You know that annoying guy in the office who steps on all of your punch lines? Who deflates with a concise quip the shaggy dog stories you're trying to tell? Well, that buttinski has taken his act to Twitter where, under the username SavedYouAClick, he's razoring the guts out of the often misleading and exploitative click-bait tweets posted by Huffington Post, Vice, Mashable, Cosmopolitan, Business Insider, TMZ, Drudge Report, and others designed to drive you to their stories.

Unlike the guy in your office, SavedYouAClick doesn't annoy, he delights. His interruptions on Twitter are pure public service. His method is simple: grab a publication's tweet that links to one of its stories -- such as this one on Wednesday from BusinessWeek, "How China's government is erasing the memory of the Tiananmen Square massacre" -- and then retweet it with an appropriate click-saving comment. How is China erasing the Tiananmen memory? "By pretending it never happened."

Other recent click-busters from the SavedYouAClick stream:

Adjust brightness, contrast, etc. RT @HuffingtonPost: Instagram introduces 10 new features that will take your photos to the next level

Cuba’s uneasy Internet connection

Last week, an Associated Press article, “US Secretly Created ‘Cuban Twitter’ to Stir Unrest,” sparked an uproar. The U.S. Agency for International Development had funded a Cuban version of Twitter called ZunZuneo , the AP reported, that attracted more than 40,000 users before ending in 2012, according to the story.

Commentators have derided the program as boneheaded, dangerously absurd and disrespectful to Cubans. Analysts have discussed its pros and cons. The White House maintains that the program was not “covert.” USAID contests aspects of the AP story.

The article, however, is a propaganda windfall for the Cuban government, which tends to label bloggers critical of it as U.S.-funded mercenaries. Cuba’s media has been having a field day, running gleeful headlines like “ZunZuneo: the Sound of Subversion.”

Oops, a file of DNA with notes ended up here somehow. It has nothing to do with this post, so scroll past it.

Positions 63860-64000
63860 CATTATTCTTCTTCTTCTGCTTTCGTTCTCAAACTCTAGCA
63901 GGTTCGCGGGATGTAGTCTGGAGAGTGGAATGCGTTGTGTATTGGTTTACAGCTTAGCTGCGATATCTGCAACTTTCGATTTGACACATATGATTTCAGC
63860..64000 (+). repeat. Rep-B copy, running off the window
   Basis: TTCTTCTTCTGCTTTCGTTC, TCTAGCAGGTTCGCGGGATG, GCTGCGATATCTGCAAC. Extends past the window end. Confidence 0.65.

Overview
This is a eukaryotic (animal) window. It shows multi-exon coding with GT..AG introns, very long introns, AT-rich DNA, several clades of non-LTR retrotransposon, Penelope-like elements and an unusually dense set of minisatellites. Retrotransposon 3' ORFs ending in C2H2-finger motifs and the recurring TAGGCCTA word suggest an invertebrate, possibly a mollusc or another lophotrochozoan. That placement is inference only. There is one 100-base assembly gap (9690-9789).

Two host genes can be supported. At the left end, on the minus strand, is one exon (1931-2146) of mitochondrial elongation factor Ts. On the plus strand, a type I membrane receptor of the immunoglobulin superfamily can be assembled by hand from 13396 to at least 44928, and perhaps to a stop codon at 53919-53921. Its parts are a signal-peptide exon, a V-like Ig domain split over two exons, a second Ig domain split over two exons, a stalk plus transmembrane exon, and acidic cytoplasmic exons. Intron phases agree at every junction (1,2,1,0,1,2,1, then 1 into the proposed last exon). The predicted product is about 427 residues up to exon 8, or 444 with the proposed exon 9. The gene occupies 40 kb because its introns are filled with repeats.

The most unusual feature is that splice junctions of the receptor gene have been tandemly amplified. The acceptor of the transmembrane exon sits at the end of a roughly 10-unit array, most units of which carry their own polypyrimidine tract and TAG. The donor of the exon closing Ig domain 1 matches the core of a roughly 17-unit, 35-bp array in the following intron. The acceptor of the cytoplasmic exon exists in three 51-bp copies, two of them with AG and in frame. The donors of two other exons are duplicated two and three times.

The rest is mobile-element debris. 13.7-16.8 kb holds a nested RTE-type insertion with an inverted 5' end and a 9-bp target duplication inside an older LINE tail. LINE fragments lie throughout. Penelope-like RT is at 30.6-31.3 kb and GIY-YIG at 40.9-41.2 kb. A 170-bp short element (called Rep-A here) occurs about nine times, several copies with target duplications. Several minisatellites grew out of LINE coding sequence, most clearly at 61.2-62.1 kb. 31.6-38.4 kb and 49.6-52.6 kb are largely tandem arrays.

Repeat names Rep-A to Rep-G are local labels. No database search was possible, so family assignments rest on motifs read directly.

In Turkey, taking on West wins elections

Is Turkish leader crazy, or crazy like a fox?

Confronted by a series of revelations involving corruption, Turkey’s Prime Minister Tayyip Erdogan countered by banning Twitter by court order last Friday. He has now moved onto other social media networks — blocking YouTube on Thursday.

Though another court ordered Erdogan’s Twitter ban to be lifted this week, his repressive regime looks intent on lashing out at social media as part of a broad policy aimed at controlling the important municipal elections on Sunday.

This is all part of Erdogan’s calculated effort, as Amnesty International describes, to “silence and smear those speaking out against the government’s crackdown on the protest movement, including doctors, lawyers and journalists.” This crackdown has, not surprisingly, resulted not only in massive protests within Turkey, but exasperation from Turkey’s allies in the West.

Twitter use on the rise in #statecapitals

Twitter’s November initial public offering has been a success for the company’s founders and early investors. This reflects the market’s optimistic view of the company’s profit-making potential. For Twitter has transformed much of daily life — including how we get our news, communicate with others and participate in public discourse. (In fact, many media outlets now factor in what is trending on Twitter when covering news stories.)

Many politicians are now using Twitter to raise their profile. Most notable is the newest senator, Cory Booker (D-N.J.). Despite the fact that he was mayor of Newark, a city known for its high unemployment and high school dropout rates rather than good governance and policy innovation, Booker’s effective use of Twitter (1,446,106 followers) played a key role in making him a national political figure.